At Central Synagogue

Here’s what makes me WANT to get up at 5AM on a Friday morning…

Posted November 7, 2016

<b>Here’s what makes me WANT to get up at 5AM on a Friday morning…</b>   • Emily (4th from the right) and friends preparing to serve meals for Central's Breakfast Program.

Emily (4th from the right) and friends preparing to serve meals for Central's Breakfast Program.

By Emily Lawi

It’s 6:30 am, cold and dark outside, I haven’t showered, I don’t have a stitch of make-up on and I’m standing in a room full of mostly men. Several of them are calling my name. The ones who aren’t looking for me, are looking for my best friend Susie. My normal reaction to so much attention before I’ve even had a full dose of coffee would be to run the other way. This morning, however, I’m running right towards the attention and shouting across the room to Susie, who’s doing the same! We’re going as fast as we can to get to each person who is calling for us. That’s because I’m carrying two carafes of hot chocolate, by far the most popular drink at the Central Synagogue Breakfast Program, and Susie’s got the coffee.

Being in charge of the hot chocolate is always my job of choice. After almost a year of participating in Central’s breakfast program fairly regularly, I’ve learned to make the hot chocolate as rich as possible. This is making me extremely popular this morning.

There are about 70 people sitting at large round tables in the lobby of Central’s community house. It’s the same building where my youngest daughter will arrive for nursery school in about two hours, and the same building where my older daughter attends Hebrew school on Monday nights. Every time I come, I’m blown away by the temple’s security and maintenance team who transform the place into a full-blown restaurant in minutes.

It also happens to be the same building where I met three of my best friends, people I genuinely love like family, who are also here this morning to help out. There are actually six of us who met when our kids were in nursery school together. Faith, who comes with me once a month, is scooping oatmeal. Ilissa is greeting people. Ilene is handing out bags of food. Josh is signing in guests and his wife Susie, like I said, is on coffee duty. Most of our kids are still together every day at the neighborhood public school and come back every Monday night for class at the LCLJ.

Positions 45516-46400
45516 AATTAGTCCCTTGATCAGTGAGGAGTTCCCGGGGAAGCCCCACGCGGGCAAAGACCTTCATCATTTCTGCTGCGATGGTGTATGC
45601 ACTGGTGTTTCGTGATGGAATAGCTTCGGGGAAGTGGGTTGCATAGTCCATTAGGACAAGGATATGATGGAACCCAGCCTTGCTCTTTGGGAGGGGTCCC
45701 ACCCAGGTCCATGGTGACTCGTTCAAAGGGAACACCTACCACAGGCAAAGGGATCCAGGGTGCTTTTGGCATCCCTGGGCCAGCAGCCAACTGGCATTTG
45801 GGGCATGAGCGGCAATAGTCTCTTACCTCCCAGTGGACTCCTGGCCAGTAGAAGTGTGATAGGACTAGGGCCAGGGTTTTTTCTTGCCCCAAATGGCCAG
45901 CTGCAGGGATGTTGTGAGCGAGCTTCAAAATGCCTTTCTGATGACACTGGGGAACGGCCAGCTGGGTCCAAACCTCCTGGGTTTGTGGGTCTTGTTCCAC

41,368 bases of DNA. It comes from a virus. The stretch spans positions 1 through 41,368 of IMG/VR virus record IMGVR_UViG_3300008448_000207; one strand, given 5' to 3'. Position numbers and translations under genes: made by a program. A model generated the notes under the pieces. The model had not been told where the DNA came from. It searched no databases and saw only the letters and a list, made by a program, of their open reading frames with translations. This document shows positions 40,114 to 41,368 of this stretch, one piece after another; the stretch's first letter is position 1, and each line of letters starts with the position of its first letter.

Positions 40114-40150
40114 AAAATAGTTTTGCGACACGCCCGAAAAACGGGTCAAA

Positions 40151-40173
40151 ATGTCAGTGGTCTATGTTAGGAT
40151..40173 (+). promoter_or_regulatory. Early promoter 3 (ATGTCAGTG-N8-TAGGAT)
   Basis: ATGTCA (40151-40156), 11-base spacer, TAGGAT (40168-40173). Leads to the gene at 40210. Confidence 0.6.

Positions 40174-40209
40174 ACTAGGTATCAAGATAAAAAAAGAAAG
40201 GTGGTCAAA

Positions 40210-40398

We’re a lively bunch and this morning is no different except that the conversation extends past us to the eclectic group of people we’re serving. There’s David from London, who came here by way of New Jersey, and Aton who used to be in the military and likes his hot chocolate so sweet that it looks like sludge. There’s Jay, who’s incredibly quiet and always wears a Yankee’s hat. And, there’s the gentleman I like to call “Mr. Hot Chocolate,” because he always asks for more refills than anyone else. Many of these guys are regulars at the program and I’ve gotten to know them a little better each time I volunteer.

We had a heated debate over whether the term “regular coffee” really refers to black coffee or coffee with milk and if where you grew up affects your thoughts on that. We talked about the World Series and I learned how one of our guests performs as a one-man-band every day in Central Park.

I can’t begin to presume that I know how these guys feel, or what they get (besides a meal and some hot chocolate) out of coming to the breakfast program. I can only tell you that I hear the words “thank you” here more than anywhere else. I’m always surprised how interested they are in chatting with me and I’ve had many fun conversations with them. This morning a man three times my size with a fairly intimidating demeanor waited patiently to get my attention just so he could hug me and say “thank you” before he left.

The truth is that even though I’m “doing a Mitzvah,” my participation in the program is completely selfish. I get to kick-off the end of my week by spending quality time with friends I love. I get to meet new people from our temple community who I would otherwise not meet, since I spend most of my time only with nursery school parents. And the smiles I get for pouring hot chocolate are enough to fuel me for another week.

Emily Lawi owns and operates a boutique PR firm in NYC that specializes in health and wellness. She and her husband have been members of Central Synagogue for eight years. She is Co-Chair of the Central Synagogue Nursery School’s Parent Association and mother to two lovely daughters.

Interested in volunteering with our Breakfast Program? Learn more »